Mark 14

The chief priests and the teachers of the law conspire to arrest Jesus, but are afraid that if He is arrested during the Feast of the Unleavened Bread, the people will riot. While Jesus was in Bethany, reclining (presumably eating) at the home of Simon the Leper, a woman carrying an alabaster jar of nard, valued at a year’s wages, broke the jar and poured the perfume over Jesus’s head. People saw this as a waste of something that could have been sold to feed the poor, but Jesus said that she was anointing Him for burial and that we would always have the poor to assist.

Judas was apparently among those who was incensed at the waste of pouring expensive perfume on Jesus, because he went to the chief priests to offer to betray Jesus. They agreed to pay Judas for the betrayal.

On the first day of the Feast of Unleavened Bread, Jesus sent two disciples ahead to make the preparations for the eating of the Passover dinner with the Twelve. There was apparently some secrecy, because first a man with a jar of water led them to the house with an upper room, and then they would ask the owner of the house to show them the guest room.

At the Passover meal, Jesus says that one of the Twelve will betray Him. Each of them, including Judas–who has already offered to betray Jesus– ask, “Surely not I?” Jesus warns that for His betrayer, it will be better if he had not been born. Then He offers up the bread as His body and the wine as the blood of the covenant. Jesus predicts they will all abandon Him. Against Peter’s protestations, Jesus predicts that he will deny Jesus three times. Jesus also prophesies that he will rise and lead them back to Galillee. Then they sing a hymn and go to the Mount of Olives, where Peter, James and John repeatedly fall asleep as Jesus prays to be spared His ordeal.

Judas arrives, leading an armed crowd sent by the chief priests, teachers of the law, and elders. He kisses Jesus as the signal of whom the crowd is to arrest, at which point someone strikes off the ear of the servant of the chief priest. All of Jesus’s followers flee, including a young man who abandons his clothing to escape arrest. Peter doubled back and followed Jesus’s jailers, even warming himself at the fire with the guards.

The chief priests, elders and teachers of the law, indeed the whole Sanhedrin served as Jesus’s tribunal. Jesus is silent until they ask Him if He is the Christ, the son of the Blessed One. Jesus asserts that He is, and that they will see the Son of Man seated by the Blessed One. This statement is condemned as blasphemy. Jesus is then spit upon, blindfolded, beaten, and ordered to prophesy.

Meanwhile Peter is meeting his own fate. A servant girl twice says that he was with Jesus. At first, he simply denies it, saying he doesn’t know what they are talking about. But then a stranger says that Peter must have been with Jesus, since Peter is a Galillean. At this point, Peter calls down curses upon himself and swears he doesn’t know Jesus. The cock crows, and Jesus’s prophecy about Peter is fulfilled.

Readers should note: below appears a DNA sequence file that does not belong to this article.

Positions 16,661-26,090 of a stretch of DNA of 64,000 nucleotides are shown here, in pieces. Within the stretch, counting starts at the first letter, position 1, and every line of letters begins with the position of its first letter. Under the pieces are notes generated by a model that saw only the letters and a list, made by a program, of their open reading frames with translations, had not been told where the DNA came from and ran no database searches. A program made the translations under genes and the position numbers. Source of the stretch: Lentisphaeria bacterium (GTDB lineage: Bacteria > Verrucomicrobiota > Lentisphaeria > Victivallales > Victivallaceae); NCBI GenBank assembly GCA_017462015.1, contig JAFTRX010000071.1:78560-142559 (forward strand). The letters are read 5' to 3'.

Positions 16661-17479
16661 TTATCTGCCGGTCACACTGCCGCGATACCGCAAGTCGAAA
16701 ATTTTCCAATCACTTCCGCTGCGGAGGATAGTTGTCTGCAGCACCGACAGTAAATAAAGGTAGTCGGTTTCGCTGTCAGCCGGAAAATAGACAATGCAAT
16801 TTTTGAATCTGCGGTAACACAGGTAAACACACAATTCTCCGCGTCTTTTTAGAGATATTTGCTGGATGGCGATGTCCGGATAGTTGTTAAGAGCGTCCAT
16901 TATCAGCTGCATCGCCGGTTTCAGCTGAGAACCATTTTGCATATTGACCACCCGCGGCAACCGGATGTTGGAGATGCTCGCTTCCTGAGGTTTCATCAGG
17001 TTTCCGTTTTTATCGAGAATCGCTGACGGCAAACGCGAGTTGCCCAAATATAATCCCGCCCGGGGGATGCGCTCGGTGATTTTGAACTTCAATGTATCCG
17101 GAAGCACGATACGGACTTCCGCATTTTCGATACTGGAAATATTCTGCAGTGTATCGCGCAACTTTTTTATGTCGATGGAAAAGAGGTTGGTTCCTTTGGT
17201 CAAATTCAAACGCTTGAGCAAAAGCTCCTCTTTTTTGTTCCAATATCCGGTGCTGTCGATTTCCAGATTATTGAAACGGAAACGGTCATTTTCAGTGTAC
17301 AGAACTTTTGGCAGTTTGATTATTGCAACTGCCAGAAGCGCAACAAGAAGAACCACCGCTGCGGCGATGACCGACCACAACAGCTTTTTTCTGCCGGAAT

1. Passover falls on the 14th day of Nisan, beginning the evening before the sunrise, and the Feast of the Unleavened Bread begins on Nisan 15 and runs for seven days. Passover, of course, celebrates the night when the Israelites marked the lintels of their doors with the blood of a freshly slain lamb so that the Angel of Death with pass over them and take only the firstborn children of the Egyptians. The Feast of Unleavened Bread represents the time of flight from the Egyptians, using bread baked without time for it to rise.
2.  Why would the Feast be a time when people might riot? It may be that this would have violated the prohibition against work.
3.  Why were the chief priests and the teachers of the law the primary conspirators against Jesus? Is this because this is a religious trial rather than a political event? 
4.  Alabaster is probably calcite. It can be deposited from stalagmites or from springs of calcium-rich water. Flawless calcite costs about $10/carat, with a carat equal to 2 grams. So the jar would presumably have cost at least a thousand dollars, and probably much more in modern terms.
5. Why did the woman break the jar, rather than simply opening it? The Greek for “break” is suntribo, and can mean “trample” or “crush.”
6.  Nard, or spikenard is derived from a plant of the valerian family found in Tibet, India, and China. It can be used as a sedative, particularly for insomnia or in childbirth.
7. Why will we always have the poor to assist? This seems to be a statement that the world will not covert to Christianity, because it would not take a very large number of people behaving as Jesus would have them behave to eliminate poverty.
8.  The Greek for Blessed One is eulogetos, which might be translated “the one well spoken of” or “the praised one.” It is only used eight times in the New Testament (Mark 14, Luke 1:68, Romans 1:25, Romans 9:5, 2 Cor. 1:3, 2 Cor. 11:31, Eph. 1:3, 1 Peter 1:3). There is another word used for blessed, makarios, which is about three times more common. Makarios, which might be translated “happy” or “fortunate” is used repeatedly in the Beatitudes, which word literally means “happiness” (Matthew 5, Luke 6)
9.  Note that the tribunal judging Jesus does not condemn Him to death. They only condemn Him as worthy of death. The Romans are the ones who have the actual power to order an execution. 

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